Sugarcane, or sugar cane, are several species of tall perennial true grasses of the genus Saccharum, tribe Andropogoneae, native to the warm temperate to tropical regions of South, Southeast Asia, New Guinea, used for sugar production. It has stout, fibrous stalks that are rich in the sugar sucrose, which accumulates in the stalk internodes; the plant is two to six metres tall. All sugar cane species can interbreed and the major commercial cultivars are complex hybrids. Sugarcane belongs to the grass family Poaceae, an economically important seed plant family that includes maize, wheat and sorghum, many forage crops. Sucrose and purified in specialized mill factories, is used as raw material in the food industry or is fermented to produce ethanol. Sugarcane is the world's largest crop by production quantity, with 1.9 billion tonnes produced in 2016, Brazil accounting for 41% of the world total. In 2012, the Food and Agriculture Organization estimated it was cultivated on about 26 million hectares, in more than 90 countries.
The global demand for sugar is the primary driver of sugarcane agriculture. Cane accounts for 79% of sugar produced. Sugarcane predominantly grows in the subtropical regions. Other than sugar, products derived from sugarcane include falernum, rum, cachaça, ethanol. In some regions, people use sugarcane reeds to make pens, mats and thatch; the young, unexpanded inflorescence of Saccharum edule is eaten raw, steamed, or toasted, prepared in various ways in Southeast Asia, including Fiji and certain island communities of Indonesia. Sugarcane was an ancient crop of the Papuan people, it was introduced to Polynesia, Island Melanesia, Madagascar in prehistoric times via Austronesian sailors. It was introduced to southern China and India by Austronesian traders at around 1200 to 1000 BC; the Persians, followed by the Greeks, encountered the famous "reeds that produce honey without bees" in India between the 6th and 4th centuries BC. They adopted and spread sugarcane agriculture. Merchants began to trade in sugar from India, considered a luxury and an expensive spice.
In the 18th century AD, sugarcane plantations began in Caribbean, South American, Indian Ocean and Pacific island nations and the need for laborers became a major driver of large human migrations, both the voluntary in indentured servants. And the involuntary migrations, in the form of slave labor. Sugarcane is a tropical, perennial grass that forms lateral shoots at the base to produce multiple stems three to four m high and about 5 cm in diameter; the stems grow into cane stalk. A mature stalk is composed of 11–16% fiber, 12–16% soluble sugars, 2–3% nonsugars, 63–73% water. A sugarcane crop is sensitive to the climate, soil type, fertilizers, disease control and the harvest period; the average yield of cane stalk is 60–70 tonnes per hectare per year. However, this figure can vary between 30 and 180 tonnes per hectare depending on knowledge and crop management approach used in sugarcane cultivation. Sugarcane is a cash crop, but it is used as livestock fodder. There are two centers of domestication for sugarcane: one for Saccharum officinarum by Papuans in New Guinea and another for Saccharum sinense by Austronesians in Taiwan and southern China.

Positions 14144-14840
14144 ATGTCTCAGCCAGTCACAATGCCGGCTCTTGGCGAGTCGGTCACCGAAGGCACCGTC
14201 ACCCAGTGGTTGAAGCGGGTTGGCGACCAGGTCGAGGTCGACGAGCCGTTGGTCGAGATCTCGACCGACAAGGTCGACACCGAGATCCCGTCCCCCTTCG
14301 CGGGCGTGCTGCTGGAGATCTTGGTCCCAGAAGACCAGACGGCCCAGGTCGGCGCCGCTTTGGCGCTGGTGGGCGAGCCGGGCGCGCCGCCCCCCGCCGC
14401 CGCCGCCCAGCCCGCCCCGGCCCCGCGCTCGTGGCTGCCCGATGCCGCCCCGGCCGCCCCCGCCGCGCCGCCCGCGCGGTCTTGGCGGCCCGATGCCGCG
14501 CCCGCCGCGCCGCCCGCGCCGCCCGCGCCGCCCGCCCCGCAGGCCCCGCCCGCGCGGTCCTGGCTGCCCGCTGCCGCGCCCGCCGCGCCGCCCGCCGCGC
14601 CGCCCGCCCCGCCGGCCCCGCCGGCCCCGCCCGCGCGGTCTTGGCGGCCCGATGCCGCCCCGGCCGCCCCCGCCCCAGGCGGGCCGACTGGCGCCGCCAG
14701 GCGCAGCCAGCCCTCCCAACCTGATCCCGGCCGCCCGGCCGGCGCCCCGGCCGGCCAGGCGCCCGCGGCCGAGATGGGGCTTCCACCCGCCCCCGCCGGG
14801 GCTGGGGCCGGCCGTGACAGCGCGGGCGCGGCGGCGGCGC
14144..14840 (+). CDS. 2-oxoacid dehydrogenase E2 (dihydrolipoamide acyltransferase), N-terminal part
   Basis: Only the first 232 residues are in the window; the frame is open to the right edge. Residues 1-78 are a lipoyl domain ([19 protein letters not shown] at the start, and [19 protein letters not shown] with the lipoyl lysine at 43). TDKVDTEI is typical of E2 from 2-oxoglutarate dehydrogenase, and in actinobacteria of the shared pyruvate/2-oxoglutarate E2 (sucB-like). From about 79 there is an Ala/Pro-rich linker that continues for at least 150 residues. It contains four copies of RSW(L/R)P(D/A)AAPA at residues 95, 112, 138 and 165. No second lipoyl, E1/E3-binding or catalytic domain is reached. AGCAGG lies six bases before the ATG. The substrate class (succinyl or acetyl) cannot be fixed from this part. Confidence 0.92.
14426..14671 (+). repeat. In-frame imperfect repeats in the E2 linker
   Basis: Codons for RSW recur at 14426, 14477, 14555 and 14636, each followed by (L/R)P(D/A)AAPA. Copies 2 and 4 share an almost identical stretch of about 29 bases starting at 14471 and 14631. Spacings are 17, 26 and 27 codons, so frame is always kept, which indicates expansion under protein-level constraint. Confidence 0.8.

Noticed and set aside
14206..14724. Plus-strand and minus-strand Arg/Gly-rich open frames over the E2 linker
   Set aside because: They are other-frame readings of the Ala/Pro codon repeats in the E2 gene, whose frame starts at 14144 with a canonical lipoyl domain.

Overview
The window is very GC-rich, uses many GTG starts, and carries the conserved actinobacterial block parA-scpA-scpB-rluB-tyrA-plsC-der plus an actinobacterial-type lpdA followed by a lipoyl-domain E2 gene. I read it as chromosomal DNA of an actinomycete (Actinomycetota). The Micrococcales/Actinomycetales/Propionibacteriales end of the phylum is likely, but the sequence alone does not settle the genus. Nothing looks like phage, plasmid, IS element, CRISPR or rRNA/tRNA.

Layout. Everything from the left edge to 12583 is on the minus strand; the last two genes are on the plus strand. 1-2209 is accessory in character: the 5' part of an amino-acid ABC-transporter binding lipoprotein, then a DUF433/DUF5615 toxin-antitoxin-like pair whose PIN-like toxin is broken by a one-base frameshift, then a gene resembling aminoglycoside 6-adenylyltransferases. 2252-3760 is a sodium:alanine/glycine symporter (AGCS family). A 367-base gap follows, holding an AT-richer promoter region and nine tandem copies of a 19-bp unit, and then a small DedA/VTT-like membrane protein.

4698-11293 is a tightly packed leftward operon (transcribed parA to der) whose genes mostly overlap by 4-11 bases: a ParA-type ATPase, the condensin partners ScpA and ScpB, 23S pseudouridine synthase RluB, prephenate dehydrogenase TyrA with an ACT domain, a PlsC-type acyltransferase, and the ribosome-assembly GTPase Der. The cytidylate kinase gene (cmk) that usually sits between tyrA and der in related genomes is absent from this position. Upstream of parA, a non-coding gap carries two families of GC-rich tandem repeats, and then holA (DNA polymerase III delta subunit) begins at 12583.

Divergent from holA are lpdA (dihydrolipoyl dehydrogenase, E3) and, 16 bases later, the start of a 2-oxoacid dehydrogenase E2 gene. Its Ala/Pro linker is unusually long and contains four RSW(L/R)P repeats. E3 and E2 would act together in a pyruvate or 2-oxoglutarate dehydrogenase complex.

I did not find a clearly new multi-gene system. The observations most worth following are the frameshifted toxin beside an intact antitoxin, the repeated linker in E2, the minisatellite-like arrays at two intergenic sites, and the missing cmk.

Papuans and Austronesians primarily used sugarcane as food for domesticated pigs. The spread of both S. officinarum and S. sinense is linked to the migrations of the Austronesian peoples. Saccharum barberi was only cultivated in India after the introduction of S. officinarum. Saccharum officinarum was first domesticated in New Guinea and the islands east of the Wallace Line by Papuans, where it is the modern center of diversity. Beginning at around 6,000 BP they were selectively bred from the native Saccharum robustum. From New Guinea it spread westwards to Island Southeast Asia after contact with Austronesians, where it hybridized with Saccharum spontaneum; the second domestication center is mainland southern China and Taiwan where S. sinense was a primary cultigen of the Austronesian peoples. Words for sugarcane exist in the Proto-Austronesian languages in Taiwan, reconstructed as *təbuS or **CebuS, which became *tebuh in Proto-Malayo-Polynesian, it was one of the original major crops of the Austronesian peoples from at least 5,500 BP.
Introduction of the sweeter S. officinarum may have replaced it throughout its cultivated range in Island Southeast Asia. From Island Southeast Asia, S. officinarum was spread eastward into Polynesia and Micronesia by Austronesian voyagers as a canoe plant by around 3,500 BP. It was spread westward and northward by around 3,000 BP to China and India by Austronesian traders, where it further hybridized with Saccharum sinense and Saccharum barberi. From there it spread further into the Mediterranean; the earliest known production of crystalline sugar began in northern India. The exact date of the first cane sugar production is unclear; the earliest evidence of sugar production comes from ancient Pali texts. Around the 8th century and Arab traders introduced sugar from medieval India to the other parts of the Abbasid Caliphate in the Mediterranean, Egypt, North Africa, Andalusia. By the 10th century, sources state, it was among the early crops brought to the Americas by the Spanish Andalu